For Alexander Franko the winter had been good to him in terms of the weather. He preferred a cold winter with little snow because it was much easier to manage. With the cold, all you had to do was bundle up a little more, but with the snow, depending on the amount, you could be stuck for awhile in the farmhouse.
Alexander grabbed his saw and stepped outside to cut down a few more trees as he was in the process of clearing the homestead. It was late November and the mild winter had allowed him make great progress on clearing the trees. Stroke by stroke the teeth on the saw bit into the tree until the tree could no longer stand and fell slowly to the ground. Alexander soon grew tired and decided to take a break. He set down his saw and wiped the sweat from his forehead, looked to west and frowned as he saw storm clouds on the horizon. From his years of experience on the prairies and back home in the Ukraine he knew that these clouds meant one thing: a blizzard. He studied the clouds and the speed that they were moving scared him. He shook his head, picked up his saw and headed back to the farmhouse.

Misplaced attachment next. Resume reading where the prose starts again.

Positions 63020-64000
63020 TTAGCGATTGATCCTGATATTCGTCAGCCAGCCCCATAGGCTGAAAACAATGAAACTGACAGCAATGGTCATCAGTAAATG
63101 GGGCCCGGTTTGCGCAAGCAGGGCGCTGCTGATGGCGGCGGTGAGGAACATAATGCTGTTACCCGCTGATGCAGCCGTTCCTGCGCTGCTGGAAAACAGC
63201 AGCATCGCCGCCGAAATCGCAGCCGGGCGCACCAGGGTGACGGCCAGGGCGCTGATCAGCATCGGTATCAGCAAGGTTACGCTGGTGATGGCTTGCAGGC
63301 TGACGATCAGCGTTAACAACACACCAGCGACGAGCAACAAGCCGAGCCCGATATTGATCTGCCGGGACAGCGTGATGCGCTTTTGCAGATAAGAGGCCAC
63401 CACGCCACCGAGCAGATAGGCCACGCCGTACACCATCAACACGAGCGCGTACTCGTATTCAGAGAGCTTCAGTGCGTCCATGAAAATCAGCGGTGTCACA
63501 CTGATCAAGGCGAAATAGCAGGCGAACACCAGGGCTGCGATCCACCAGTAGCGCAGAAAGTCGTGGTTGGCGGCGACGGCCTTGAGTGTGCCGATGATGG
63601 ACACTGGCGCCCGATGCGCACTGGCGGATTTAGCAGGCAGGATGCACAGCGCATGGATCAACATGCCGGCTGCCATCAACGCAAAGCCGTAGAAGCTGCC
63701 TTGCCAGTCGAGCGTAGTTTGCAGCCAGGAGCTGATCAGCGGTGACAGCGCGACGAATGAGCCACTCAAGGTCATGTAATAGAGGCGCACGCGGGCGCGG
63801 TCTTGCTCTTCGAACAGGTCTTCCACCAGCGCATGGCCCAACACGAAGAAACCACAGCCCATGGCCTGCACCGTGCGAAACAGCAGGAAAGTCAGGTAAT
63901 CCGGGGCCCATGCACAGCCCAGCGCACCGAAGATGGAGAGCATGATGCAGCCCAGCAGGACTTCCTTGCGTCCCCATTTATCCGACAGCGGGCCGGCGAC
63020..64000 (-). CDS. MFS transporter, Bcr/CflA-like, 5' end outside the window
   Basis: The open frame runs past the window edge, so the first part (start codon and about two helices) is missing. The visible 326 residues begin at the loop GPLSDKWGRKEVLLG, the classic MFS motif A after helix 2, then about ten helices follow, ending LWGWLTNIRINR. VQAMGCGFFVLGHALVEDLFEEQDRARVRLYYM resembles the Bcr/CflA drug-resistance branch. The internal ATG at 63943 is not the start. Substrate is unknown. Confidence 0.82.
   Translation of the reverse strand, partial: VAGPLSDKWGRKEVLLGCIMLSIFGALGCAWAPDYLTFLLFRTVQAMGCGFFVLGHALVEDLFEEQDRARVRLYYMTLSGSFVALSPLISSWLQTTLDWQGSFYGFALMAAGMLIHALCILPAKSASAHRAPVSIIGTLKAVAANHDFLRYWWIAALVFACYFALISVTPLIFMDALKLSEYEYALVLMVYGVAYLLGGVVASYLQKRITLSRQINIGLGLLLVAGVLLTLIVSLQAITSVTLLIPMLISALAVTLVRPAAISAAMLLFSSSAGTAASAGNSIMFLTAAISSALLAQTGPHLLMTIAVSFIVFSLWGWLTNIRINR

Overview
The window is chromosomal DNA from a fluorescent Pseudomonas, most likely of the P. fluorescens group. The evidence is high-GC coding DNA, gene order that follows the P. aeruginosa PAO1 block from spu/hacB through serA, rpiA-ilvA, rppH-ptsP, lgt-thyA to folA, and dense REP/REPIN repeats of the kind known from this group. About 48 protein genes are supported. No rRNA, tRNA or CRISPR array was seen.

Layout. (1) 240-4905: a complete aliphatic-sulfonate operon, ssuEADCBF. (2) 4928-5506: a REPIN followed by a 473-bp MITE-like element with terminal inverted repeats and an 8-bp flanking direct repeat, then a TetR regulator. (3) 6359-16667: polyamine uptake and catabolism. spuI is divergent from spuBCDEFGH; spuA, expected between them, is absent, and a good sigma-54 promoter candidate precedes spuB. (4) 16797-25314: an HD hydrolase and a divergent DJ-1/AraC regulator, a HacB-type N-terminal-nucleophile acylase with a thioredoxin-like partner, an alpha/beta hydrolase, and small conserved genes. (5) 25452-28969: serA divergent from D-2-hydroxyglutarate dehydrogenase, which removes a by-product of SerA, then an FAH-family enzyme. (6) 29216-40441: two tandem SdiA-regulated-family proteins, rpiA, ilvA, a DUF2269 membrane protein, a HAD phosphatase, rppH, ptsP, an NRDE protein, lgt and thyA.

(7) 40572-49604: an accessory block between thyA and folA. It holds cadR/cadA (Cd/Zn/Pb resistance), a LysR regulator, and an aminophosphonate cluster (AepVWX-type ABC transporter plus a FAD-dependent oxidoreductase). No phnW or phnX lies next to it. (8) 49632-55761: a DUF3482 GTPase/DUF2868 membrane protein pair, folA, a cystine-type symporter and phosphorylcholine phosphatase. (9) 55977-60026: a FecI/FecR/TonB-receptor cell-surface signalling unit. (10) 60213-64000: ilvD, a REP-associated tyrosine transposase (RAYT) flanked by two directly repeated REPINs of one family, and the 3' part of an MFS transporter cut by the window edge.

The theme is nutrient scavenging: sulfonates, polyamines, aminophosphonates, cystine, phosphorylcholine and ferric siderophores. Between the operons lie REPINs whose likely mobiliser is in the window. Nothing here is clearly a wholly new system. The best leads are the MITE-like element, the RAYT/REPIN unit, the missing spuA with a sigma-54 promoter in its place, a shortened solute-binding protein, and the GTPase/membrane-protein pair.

Upon arriving to his farmhouse he cursed himself for not loading up on supplies. He should have known better. The storm was only an hour away. He looked out the window one last time and then walked over to the cupboards and looked inside; they were bare. All he could do is wait and pray that the storm would blow over and then he would grab his sled and walk the 230 kilometers round trip to Edmonton to buy groceries.
But Alexander did not get his wish and the storm hit his homestead in full force and within minutes there was a foot of snow and the howling blizzard winds made massive snowdrifts around his farmhouse. For a day and a half the blizzard reigned its terror on the earth. Once it had dissipated the temperature plummeted to -40 celcius. The snow was going nowhere.
For days Alexander went without food, trying to conserve what he had. He attempted to shovel his way out of the farmhouse but it was impossible. He reasoned that to wait it out would be his best bet. Deep down he knew no one would come to rescue him; on the Canadian prairies nobody knew you existed. Slowly he began to eat what little food he had and as the days passed he grew weaker. Two weeks went by and he had eaten nothing. He knew the end was near, then as a last resort he did the unthinkable.
He sawed off his arm for food to eat. An hour later he was rescued by a neighbor.